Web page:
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An Unsettling Power Vacuum in Iraq

No one should be surprised to read that the State Department’s ambitious program to train Iraqi police is being dramatically slashed and could be ended before long. The Iraqis turn out not to want the “training” that the State Department is offering. And why should they, given that the State program consists of paying moonlighting cops from the U.S. to give PowerPoint presentations on American facilities in Iraq?

Effective advising requires advisers who have some area expertise and are willing to go off base to work closely with the units they are mentoring in the field. But this, of course, is not allowed under the State Department’s notoriously restrictive security rules. The ability of American officials to move around Iraq at all has been drastically curtailed since the departure of U.S. troops at the end of last year. The State Department claimed they could fill the gap left by the men and women in uniform by hiring a small army of 16,000 contractors. But now it seems that State can’t even keep its embassy supplied with food. The entire U.S. presence is being slashed dramatically, and the police training program–which was supposed to be the centerpiece of a continuing commitment to Iraq–is one of many casualties of the handover to civilian authority.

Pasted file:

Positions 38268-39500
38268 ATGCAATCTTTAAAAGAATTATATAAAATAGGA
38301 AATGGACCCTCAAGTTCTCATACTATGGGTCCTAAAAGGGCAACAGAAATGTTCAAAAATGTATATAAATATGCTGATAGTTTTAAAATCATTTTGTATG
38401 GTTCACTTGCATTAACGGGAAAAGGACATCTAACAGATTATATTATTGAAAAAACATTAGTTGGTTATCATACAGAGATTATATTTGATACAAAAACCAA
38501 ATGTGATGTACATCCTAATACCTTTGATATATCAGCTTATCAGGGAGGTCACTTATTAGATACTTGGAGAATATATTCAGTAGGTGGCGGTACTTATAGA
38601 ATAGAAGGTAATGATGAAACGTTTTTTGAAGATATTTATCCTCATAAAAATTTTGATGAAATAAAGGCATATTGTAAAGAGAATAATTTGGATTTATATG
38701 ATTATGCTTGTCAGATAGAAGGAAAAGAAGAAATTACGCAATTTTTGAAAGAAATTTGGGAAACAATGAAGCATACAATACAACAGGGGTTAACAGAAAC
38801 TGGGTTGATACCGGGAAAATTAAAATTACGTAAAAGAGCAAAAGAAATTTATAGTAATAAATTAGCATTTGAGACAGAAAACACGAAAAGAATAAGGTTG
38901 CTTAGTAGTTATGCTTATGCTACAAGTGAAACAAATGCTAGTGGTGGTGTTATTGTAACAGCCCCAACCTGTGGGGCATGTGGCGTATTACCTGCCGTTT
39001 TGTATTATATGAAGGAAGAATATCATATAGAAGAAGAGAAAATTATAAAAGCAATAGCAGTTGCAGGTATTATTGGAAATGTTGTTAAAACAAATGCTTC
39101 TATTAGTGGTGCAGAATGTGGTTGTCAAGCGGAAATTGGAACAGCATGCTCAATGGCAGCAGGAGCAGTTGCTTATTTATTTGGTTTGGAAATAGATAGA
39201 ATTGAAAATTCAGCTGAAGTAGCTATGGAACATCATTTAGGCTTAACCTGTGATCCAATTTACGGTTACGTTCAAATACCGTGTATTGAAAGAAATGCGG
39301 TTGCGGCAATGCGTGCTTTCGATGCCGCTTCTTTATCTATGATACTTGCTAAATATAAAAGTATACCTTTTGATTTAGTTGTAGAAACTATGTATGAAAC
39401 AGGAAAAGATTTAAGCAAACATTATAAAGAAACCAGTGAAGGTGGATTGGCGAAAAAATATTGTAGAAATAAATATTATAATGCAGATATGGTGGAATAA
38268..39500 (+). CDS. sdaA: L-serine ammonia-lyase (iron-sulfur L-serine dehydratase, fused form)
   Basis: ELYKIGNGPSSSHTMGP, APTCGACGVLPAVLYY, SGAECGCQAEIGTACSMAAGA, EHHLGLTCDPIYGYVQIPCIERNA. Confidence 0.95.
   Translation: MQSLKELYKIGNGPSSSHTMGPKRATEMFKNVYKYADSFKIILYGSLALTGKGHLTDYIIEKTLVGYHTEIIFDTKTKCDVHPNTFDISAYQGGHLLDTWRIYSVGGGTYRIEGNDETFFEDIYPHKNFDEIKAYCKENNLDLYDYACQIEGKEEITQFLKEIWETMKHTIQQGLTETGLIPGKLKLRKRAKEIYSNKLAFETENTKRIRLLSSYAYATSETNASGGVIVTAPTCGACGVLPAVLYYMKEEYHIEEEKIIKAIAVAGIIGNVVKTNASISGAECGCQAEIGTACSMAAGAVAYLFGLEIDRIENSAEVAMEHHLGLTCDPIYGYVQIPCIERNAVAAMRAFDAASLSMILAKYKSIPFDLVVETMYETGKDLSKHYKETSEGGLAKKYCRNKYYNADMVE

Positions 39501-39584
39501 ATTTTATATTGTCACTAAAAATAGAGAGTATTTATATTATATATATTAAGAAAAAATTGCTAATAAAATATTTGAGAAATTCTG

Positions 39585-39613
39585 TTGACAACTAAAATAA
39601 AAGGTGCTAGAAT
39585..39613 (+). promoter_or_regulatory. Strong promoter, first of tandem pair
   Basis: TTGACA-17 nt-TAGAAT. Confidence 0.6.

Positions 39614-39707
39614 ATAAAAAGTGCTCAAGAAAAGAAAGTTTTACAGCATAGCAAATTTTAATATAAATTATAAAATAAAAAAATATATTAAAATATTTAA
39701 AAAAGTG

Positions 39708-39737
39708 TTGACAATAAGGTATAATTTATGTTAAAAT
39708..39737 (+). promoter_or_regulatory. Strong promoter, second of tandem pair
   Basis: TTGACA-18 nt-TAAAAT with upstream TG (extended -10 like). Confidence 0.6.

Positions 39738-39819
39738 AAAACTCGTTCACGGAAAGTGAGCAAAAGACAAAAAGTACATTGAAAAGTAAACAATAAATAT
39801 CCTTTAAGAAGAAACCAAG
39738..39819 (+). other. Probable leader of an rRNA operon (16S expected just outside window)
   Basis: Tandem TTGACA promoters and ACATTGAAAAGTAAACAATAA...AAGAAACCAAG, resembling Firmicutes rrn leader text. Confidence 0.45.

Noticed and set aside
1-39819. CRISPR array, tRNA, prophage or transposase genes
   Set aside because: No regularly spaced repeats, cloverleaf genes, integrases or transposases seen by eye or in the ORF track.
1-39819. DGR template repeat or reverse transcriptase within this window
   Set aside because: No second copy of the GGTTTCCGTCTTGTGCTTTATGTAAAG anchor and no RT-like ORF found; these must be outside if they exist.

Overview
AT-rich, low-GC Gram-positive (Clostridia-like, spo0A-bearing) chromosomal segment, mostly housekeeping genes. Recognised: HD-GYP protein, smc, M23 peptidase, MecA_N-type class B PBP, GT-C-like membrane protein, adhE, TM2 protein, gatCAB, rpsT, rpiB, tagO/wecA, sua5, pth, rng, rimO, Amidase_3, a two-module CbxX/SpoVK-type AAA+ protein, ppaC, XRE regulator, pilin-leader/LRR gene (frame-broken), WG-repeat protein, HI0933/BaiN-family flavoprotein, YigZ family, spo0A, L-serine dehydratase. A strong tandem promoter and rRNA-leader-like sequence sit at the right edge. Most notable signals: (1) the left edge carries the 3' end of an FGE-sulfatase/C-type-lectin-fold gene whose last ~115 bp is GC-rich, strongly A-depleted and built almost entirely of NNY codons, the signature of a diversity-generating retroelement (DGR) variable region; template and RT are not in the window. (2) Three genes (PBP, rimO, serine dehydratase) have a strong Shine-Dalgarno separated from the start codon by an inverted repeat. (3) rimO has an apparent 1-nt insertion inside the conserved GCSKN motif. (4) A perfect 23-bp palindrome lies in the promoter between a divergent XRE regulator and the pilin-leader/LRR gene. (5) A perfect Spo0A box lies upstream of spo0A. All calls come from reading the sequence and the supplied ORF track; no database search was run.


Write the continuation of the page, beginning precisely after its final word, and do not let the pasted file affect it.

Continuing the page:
All of this was utterly predictable–and in fact was predicted by numerous commentators, including yours truly, who had no faith in State’s ability to run such an ambitious undertaking in a country that remains so dangerous. It is doubtful that even State officials believed the moonshine they were peddling. More likely this was simply a convenient cover to do what President Obama wanted, which was to leave at the earliest opportunity. So now that our military force has left, our influence has dramatically declined, and we are hard-pressed to push back against Prime Minister Maliki’s dangerous, dictatorial tendencies, to limit Iranian influence, or to keep the peace between Arabs and Kurds. We have left an unsettling power vacuum in Iraq. We should not be surprised it is being filled by our foes.



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